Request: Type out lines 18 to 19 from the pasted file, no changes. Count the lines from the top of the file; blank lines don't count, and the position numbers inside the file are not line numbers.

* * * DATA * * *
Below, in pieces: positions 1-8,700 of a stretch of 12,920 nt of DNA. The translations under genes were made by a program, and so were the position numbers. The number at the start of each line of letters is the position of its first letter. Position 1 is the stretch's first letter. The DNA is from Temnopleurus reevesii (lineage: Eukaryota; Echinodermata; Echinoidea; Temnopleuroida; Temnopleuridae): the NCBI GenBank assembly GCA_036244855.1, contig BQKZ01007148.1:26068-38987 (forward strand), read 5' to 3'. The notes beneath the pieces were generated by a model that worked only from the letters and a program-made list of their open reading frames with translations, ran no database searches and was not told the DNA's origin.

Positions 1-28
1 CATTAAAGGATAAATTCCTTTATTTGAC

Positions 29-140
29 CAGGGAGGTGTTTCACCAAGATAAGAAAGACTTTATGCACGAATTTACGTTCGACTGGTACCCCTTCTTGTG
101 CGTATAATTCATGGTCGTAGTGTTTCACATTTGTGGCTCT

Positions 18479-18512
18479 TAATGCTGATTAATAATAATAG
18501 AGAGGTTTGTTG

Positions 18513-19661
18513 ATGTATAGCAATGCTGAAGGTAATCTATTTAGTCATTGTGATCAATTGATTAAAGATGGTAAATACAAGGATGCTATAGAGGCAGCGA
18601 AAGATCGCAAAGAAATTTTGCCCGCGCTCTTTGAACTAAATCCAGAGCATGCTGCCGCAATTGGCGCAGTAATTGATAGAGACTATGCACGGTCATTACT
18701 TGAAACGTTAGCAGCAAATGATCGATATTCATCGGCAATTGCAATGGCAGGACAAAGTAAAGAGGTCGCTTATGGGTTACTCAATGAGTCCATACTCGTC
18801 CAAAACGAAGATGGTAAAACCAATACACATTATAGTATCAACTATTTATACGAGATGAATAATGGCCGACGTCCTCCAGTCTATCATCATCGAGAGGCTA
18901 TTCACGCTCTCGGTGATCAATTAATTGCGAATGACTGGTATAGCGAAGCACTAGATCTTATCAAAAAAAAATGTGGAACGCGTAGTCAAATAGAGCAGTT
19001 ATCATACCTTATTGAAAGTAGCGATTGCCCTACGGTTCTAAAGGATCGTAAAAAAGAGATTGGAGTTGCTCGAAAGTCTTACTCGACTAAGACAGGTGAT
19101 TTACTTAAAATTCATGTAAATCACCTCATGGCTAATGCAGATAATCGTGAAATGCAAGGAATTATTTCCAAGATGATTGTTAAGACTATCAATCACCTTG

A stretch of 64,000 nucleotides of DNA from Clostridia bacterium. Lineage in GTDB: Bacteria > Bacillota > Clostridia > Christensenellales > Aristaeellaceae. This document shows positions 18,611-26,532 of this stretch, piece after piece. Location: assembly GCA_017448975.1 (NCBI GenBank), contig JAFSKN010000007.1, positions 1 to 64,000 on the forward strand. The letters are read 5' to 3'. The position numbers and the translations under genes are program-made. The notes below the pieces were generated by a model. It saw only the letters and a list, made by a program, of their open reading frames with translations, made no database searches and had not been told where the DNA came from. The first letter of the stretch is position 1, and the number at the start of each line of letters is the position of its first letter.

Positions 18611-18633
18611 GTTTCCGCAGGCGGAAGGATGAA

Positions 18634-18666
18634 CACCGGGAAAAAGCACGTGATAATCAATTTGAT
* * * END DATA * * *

A stretch of 64,000 nucleotides of DNA from Clostridia bacterium. Lineage in GTDB: Bacteria > Bacillota > Clostridia > Christensenellales > Aristaeellaceae. This document shows positions 18,611-26,532 of this stretch, piece after piece. Location: assembly GCA_017448975.1 (NCBI GenBank), contig JAFSKN010000007.1, positions 1 to 64,000 on the forward strand. The letters are read 5' to 3'. The position numbers and the translations under genes are program-made. The notes below the pieces were generated by a model. It saw only the letters and a list, made by a program, of their open reading frames with translations, made no database searches and had not been told where the DNA came from. The first letter of the stretch is position 1, and the number at the start of each line of letters is the position of its first letter.

Positions 18611-18633